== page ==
What Does Chocolate Have To Do With Valentine's Day?

Love has a price, and for some, the best way to find such sweet nothings is through chocolate. In the week prior to Valentine's Day, Americans purchase 58 million pounds to celebrate their passion, according to The Daily Meal.

From its earliest days, the sweet confection found converts. The wealthy in Mayan and Aztec cultures prized its deliciousness and enjoyed a drink with roasted cacao beans, cornmeal, vanilla, honey, and chilies. "Cacao beans were as valuable a commodity as gold and were even used to pay taxes levied by Aztec rulers," per Smithsonian Magazine

By the 1600s, the substance was all the rage in London, and chocolate houses became popular for socializing. The Spanish Conquistadors introduced the treat, which became a culinary delight to the upper class. King Louis XIV encouraged the court to enjoy it, according to Chateau de Versailles. The chocolate drink became King Louis XV favorite thing to imbibe, and he "even made his hot chocolate himself in the kitchens of his private apartments," wrote the website. His mistress Madame DuBarry even believed it had aphrodisiac properties — no wonder the king enjoyed it so much.

Chocolate goes commercial

You can blame Richard Cadbury, whose family business was chocolate manufacturing, for linking Valentine's Day and the candy together. He developed "eating chocolates" and put them in boxes to sell. This led to specially designed containers in 1861 that depicted love, dotted with Cupids and flowers and shaped like hearts. People ate the confectionary and then kept the boxes. Although Cadbury "didn't actually patent the heart-shaped box, it's widely believed that he was the first to produce one," according to History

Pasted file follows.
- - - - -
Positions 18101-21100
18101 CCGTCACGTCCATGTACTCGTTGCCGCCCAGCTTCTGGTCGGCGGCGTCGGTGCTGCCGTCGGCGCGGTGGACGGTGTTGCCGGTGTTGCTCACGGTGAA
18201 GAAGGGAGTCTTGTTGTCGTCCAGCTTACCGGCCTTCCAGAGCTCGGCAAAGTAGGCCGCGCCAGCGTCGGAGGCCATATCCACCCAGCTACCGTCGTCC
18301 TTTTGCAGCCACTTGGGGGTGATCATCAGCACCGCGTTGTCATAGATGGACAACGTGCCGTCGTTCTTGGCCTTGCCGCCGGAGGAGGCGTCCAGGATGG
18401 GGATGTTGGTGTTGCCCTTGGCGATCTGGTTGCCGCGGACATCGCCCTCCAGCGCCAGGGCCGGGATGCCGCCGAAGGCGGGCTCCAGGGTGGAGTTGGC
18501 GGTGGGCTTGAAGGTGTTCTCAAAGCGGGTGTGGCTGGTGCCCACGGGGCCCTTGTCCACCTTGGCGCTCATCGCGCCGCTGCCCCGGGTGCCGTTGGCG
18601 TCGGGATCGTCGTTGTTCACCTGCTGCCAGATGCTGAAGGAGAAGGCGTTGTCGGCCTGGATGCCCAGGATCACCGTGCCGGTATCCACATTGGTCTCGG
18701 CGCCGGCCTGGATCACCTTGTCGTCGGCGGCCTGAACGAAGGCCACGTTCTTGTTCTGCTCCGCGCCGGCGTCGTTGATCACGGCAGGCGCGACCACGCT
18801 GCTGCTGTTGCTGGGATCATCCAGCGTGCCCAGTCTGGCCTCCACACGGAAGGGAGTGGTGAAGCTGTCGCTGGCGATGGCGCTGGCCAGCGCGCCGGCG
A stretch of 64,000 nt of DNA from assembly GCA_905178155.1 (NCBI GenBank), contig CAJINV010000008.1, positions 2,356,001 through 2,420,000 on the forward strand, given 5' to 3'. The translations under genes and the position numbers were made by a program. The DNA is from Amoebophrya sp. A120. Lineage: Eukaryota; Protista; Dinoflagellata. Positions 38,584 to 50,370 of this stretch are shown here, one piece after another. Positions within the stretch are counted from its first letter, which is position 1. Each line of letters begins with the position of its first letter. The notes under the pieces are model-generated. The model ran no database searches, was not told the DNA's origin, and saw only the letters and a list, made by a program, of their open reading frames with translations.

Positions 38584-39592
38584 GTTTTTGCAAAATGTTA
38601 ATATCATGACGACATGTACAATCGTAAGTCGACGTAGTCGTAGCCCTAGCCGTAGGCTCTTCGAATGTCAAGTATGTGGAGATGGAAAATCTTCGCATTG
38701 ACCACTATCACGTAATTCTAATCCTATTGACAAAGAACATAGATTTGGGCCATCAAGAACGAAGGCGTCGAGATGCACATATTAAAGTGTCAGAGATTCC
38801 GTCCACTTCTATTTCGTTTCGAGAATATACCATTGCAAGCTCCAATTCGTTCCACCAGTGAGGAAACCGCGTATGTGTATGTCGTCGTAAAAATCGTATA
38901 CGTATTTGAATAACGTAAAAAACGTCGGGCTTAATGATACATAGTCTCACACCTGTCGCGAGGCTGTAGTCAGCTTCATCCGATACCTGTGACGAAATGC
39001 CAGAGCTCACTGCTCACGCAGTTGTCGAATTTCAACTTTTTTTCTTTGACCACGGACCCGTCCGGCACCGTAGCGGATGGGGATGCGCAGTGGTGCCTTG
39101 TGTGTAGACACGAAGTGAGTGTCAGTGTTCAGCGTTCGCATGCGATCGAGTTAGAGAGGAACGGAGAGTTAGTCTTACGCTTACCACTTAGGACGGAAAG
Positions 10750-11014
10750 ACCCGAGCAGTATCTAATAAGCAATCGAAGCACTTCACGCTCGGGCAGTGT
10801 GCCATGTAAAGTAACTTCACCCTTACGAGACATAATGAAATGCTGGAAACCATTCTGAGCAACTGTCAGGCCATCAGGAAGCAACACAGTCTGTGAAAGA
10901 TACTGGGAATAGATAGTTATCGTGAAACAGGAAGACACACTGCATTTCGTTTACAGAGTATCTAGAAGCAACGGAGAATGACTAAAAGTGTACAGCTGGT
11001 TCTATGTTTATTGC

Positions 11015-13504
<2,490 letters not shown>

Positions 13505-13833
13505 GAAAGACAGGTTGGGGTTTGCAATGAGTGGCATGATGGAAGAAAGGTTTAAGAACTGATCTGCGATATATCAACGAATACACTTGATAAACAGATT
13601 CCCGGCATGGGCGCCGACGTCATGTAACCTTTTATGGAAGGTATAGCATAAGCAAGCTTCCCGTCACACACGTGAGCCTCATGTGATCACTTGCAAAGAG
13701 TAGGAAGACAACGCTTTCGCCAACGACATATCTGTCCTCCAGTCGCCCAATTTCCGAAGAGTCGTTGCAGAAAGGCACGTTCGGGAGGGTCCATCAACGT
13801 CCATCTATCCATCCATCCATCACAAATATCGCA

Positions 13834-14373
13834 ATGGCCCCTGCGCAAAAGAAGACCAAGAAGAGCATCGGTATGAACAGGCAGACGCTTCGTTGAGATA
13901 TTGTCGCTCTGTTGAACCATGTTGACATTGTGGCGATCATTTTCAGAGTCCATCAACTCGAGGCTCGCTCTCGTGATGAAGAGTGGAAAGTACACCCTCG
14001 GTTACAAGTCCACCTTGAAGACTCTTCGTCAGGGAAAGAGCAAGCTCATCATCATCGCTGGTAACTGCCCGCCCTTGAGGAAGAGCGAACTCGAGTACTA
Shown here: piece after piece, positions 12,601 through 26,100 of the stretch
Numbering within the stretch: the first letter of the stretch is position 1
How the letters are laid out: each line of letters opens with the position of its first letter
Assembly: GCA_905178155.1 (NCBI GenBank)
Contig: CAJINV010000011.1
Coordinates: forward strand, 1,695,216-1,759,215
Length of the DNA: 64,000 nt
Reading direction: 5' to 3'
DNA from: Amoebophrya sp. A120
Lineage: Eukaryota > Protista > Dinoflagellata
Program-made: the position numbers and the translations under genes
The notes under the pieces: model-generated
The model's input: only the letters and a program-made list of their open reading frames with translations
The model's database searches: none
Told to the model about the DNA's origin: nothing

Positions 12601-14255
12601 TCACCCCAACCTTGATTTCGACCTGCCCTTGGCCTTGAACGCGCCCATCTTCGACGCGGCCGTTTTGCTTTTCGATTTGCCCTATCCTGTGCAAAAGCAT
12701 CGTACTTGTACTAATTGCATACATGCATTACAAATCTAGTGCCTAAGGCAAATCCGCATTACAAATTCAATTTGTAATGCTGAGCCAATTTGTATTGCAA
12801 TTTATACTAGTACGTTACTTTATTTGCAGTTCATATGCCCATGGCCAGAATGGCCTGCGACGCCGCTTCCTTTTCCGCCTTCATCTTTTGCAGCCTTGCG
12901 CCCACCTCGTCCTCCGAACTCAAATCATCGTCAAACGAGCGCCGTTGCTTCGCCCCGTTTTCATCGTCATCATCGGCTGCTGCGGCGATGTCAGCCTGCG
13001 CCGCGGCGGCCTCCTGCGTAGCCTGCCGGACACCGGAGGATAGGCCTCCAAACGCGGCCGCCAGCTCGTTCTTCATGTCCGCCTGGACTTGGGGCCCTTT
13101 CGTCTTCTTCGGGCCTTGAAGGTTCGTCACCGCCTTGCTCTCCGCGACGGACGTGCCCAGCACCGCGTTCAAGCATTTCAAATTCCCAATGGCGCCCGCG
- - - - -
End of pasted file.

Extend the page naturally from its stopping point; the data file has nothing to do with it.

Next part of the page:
Milton Hershey also helped create the V'day-chocolate link. The man who would launch an entire line of delectable goodies got his start as a caramel maker — and then changed his destiny after seeing an 1893 chocolate exhibit in Chicago. "When Milton felt a growing demand for chocolate, he restructured his entire operation to mass produce a new formula of chocolate for all to enjoy," per the Hershey company site. "Soon what was once a luxury for the wealthy became a delicious and affordable treat for the common man"

Of course, there's also Russell Stover. His company started in 1923 with his wife, Clara, and himself, creating the treats in their Denver home. Within a year, they expanded to a five-store operation in several states. The business became so big it even bought out a competitor, Whitman's.

Because of these early innovators, there are numerous chocolate-covered, caramel-filled selections to choose from for Valentine's Day.